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5 good reasons to buy a full-size camcorder

Consumer Reports News: May 21, 2013 08:08 AM

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Lots of digital devices can capture video, including basic cameras, smart phones, and tablets. But when it comes to shooting important events, it's crucial your videos are clear, sharp and in focus. For those, here's why you'll do better with a full-size camcorder:

Image quality. Despite improvements on the sensors of other devices such as basic cameras and smart phones, full-size camcorders are almost unmatched in image quality, particularly in low light. Take the Canon Vixia HF M50 ($500): It captures excellent quality video in both normal and low light. It also takes very good quality still photos.

Long, smooth optical zoom. Although optical zoom in full-size camcorders ranges in strength from 10x to 50x or more, nearly all lenses on these camcorders zooms in gradually and evenly. With a camcorder and an SLR or SLR-like camera, zooming in and out is not as smooth. And of course, optical zoom blows the digital zoom you'll find on smart phones and tablets out of the water.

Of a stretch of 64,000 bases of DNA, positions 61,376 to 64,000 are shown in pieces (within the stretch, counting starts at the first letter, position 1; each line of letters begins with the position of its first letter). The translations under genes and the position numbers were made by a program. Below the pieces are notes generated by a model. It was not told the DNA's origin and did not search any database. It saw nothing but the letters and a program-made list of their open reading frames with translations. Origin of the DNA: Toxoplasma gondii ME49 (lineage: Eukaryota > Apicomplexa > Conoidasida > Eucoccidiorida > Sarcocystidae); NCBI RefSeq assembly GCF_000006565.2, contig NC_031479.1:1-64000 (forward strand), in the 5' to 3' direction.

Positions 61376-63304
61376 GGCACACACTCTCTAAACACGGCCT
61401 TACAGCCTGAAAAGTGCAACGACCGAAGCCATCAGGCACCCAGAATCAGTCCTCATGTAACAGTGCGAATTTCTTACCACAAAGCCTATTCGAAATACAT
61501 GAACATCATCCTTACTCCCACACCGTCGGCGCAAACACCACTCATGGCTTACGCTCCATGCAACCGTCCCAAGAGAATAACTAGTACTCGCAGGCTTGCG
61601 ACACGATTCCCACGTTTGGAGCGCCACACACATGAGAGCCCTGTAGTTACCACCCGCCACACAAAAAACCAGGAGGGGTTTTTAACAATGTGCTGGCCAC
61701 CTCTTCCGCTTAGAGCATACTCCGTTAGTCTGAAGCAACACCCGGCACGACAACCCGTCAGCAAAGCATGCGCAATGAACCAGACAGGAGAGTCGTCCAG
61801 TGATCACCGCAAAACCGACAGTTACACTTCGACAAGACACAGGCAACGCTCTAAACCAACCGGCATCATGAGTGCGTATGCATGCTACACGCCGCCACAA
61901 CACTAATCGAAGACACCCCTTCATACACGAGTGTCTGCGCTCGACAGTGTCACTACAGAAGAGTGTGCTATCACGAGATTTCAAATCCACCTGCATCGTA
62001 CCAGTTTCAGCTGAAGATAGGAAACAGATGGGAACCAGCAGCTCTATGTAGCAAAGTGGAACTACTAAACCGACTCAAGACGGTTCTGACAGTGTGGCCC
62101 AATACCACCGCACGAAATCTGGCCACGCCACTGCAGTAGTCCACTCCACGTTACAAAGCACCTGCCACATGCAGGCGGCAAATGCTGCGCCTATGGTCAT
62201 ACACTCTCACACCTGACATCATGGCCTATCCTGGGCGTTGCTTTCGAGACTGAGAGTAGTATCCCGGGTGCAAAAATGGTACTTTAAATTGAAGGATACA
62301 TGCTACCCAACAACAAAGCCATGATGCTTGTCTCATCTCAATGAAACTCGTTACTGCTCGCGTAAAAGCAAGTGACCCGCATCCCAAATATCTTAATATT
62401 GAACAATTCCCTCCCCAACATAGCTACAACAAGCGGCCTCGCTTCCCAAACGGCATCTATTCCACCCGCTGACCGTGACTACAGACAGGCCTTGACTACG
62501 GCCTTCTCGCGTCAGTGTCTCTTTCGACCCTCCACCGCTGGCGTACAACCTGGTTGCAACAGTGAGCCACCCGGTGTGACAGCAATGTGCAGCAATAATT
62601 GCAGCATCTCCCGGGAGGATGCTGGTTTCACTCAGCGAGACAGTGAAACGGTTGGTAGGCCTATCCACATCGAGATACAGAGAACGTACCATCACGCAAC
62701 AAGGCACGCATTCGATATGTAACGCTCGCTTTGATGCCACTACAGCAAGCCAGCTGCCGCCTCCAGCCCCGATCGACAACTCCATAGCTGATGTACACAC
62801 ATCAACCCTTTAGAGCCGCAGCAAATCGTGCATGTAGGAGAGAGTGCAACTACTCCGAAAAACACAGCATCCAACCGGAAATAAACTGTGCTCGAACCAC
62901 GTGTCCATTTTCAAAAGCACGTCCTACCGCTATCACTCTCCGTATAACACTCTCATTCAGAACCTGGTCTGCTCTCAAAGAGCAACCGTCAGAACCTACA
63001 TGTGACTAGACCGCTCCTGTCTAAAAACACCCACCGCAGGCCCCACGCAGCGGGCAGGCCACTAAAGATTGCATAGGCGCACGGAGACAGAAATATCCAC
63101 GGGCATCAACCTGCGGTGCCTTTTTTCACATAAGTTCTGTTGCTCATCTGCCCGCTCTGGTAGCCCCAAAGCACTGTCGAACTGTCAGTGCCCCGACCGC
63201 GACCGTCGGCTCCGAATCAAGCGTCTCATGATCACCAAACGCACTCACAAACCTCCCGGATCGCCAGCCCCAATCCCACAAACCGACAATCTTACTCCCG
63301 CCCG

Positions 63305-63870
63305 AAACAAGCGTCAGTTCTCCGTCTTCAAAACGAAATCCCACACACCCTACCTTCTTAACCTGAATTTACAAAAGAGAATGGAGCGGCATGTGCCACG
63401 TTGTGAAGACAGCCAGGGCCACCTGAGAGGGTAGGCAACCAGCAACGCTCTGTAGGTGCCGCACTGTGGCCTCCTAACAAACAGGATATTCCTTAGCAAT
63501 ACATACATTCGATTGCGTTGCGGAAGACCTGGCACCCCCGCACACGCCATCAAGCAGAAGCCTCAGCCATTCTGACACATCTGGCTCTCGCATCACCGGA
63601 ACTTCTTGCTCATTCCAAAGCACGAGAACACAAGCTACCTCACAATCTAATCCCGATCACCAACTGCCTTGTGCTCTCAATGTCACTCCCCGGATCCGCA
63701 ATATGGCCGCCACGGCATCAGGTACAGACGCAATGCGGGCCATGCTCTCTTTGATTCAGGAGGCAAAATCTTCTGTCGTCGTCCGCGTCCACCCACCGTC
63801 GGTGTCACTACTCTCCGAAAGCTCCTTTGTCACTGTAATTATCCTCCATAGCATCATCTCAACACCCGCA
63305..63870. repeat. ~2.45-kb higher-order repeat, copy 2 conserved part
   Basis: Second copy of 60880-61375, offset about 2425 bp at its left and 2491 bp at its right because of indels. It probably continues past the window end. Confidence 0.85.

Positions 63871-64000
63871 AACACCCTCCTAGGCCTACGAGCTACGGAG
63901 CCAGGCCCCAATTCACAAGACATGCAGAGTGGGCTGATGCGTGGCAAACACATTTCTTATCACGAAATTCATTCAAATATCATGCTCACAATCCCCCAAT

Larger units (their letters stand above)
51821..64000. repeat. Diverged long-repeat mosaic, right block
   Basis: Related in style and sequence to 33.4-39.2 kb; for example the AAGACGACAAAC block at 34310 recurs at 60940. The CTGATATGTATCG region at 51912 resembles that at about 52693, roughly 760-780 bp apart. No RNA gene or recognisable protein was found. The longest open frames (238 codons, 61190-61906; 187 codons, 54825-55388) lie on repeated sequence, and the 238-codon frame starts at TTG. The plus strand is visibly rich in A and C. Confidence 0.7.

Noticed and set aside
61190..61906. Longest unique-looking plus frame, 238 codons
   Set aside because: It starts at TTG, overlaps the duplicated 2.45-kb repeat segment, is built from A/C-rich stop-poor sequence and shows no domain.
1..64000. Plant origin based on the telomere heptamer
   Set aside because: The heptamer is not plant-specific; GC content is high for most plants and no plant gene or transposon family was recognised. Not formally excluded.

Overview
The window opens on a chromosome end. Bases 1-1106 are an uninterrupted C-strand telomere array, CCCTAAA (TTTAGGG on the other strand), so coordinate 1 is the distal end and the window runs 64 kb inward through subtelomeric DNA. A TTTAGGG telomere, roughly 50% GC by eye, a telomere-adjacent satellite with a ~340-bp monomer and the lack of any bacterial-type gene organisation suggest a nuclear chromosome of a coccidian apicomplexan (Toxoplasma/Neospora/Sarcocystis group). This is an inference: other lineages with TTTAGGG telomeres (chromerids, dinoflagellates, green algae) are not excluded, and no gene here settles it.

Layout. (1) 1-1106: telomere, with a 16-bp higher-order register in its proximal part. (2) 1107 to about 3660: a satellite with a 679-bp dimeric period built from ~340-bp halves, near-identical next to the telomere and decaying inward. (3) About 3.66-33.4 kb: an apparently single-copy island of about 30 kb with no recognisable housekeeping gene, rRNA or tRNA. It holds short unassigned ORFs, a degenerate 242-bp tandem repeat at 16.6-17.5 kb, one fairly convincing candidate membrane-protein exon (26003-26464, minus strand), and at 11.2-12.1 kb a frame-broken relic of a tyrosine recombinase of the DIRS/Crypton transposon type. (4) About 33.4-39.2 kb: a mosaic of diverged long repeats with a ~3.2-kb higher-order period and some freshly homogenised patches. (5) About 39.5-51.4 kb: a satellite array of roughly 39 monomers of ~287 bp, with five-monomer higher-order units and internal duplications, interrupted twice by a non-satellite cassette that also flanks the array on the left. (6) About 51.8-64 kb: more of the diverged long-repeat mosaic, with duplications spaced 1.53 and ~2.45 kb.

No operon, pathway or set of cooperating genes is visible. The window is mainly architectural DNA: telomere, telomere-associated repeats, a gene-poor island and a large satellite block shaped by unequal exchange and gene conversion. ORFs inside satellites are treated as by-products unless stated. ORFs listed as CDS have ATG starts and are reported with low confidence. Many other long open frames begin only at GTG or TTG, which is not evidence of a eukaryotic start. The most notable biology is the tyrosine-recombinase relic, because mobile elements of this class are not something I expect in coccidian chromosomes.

For more on full-size camcorders, check out our camcorder buying guide and Ratings.

Prices are dropping. Because so many other devices are offering HD-quality video, camcorder companies have been forced to lower prices. That's why you can get a camcorder like the Sony HDR-CX290, a Consumer Reports recommended model, for as low as $300.

They're better at composition. Unlike action cams, which have no LCD screens, full-size camcorders include swiveling LCD screens that swing out from the body and can tilt. This can be helpful in getting hard-to-reach shots and at minimizing glare on sunny days. Some are touch screens too. And pricey models like the Sony HDR-PJ790V ($1600) also include viewfinders.

They're packed with options. In addition to the above features, some full-size camcorders have unique capabilities that can be really useful or just plain fun. For instance, the Sony HDR-PJ790V includes a tiny pico projector, so that you can quickly show video on just about any surface. Others, like the pricey Sony HDR-TD30V ($1000), come with two lenses and two sensors, to capture top-quality 3D video. And more models are now including wireless features for quickly transferring video and still photos to a computer, smart phone, or tablet.

Terry Sullivan

   

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